Councillor calls for children aged 16 and 17 to be given the vote
A senior councillor is calling on the government to give youngsters aged 16 and 17 the right to vote in UK elections.
Coun Olivia Rowley, Wakefield Council's cabinet member for children and young people, has submitted a motion for the issue to be discussed at a meeting of the full council on Wednesday.
The motion states that children aged 16 and 17 can pay taxes, join the armed forces, give legal consent to medical treatment, set up and manage companies, get married and raise a family. They have also been allowed to vote in Scottish elections since May 2016.
In the motion, Coun Rowley said she "believes that 16 and 17-year-olds should be given the ability to influence decisions that will define their futures through engagement and participation in the democratic system".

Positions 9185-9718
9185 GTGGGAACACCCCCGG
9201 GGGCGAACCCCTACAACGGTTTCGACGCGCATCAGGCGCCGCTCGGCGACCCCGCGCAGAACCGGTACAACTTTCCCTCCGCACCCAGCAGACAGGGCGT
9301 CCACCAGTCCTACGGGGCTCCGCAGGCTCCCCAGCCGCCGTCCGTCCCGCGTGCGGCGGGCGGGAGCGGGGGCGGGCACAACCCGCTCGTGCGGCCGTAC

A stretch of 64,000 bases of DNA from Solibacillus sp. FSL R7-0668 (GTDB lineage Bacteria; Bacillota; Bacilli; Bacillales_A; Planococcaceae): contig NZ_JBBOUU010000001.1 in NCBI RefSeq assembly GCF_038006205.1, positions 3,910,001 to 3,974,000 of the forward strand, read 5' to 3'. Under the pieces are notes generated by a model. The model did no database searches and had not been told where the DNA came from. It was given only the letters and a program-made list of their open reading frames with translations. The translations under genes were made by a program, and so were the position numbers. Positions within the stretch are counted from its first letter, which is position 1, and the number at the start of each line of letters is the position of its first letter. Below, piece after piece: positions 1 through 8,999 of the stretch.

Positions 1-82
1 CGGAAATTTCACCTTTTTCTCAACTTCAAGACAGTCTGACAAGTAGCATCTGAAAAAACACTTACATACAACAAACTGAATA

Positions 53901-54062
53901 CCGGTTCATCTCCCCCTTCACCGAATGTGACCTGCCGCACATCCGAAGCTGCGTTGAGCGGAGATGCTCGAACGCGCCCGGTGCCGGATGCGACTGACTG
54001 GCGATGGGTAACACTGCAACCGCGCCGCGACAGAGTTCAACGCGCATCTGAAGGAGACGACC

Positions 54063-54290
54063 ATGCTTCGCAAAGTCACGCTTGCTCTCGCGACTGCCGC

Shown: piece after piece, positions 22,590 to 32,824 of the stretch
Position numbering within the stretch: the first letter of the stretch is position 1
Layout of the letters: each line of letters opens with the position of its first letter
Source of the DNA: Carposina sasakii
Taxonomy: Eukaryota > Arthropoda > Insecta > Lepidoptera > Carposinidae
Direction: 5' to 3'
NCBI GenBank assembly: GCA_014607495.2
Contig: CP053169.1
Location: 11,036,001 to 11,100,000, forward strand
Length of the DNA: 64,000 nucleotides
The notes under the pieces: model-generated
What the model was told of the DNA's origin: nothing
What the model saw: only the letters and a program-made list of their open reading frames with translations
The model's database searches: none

She will ask for fellow councillors to support the motion.
And, if they do, the council will call on the government to allow teenagers, aged 16 and 17, to vote in all public UK elections. The authority's Overview and Scrutiny Management Board will also work with Youth Parliament representatives to listen and report back the views of young people.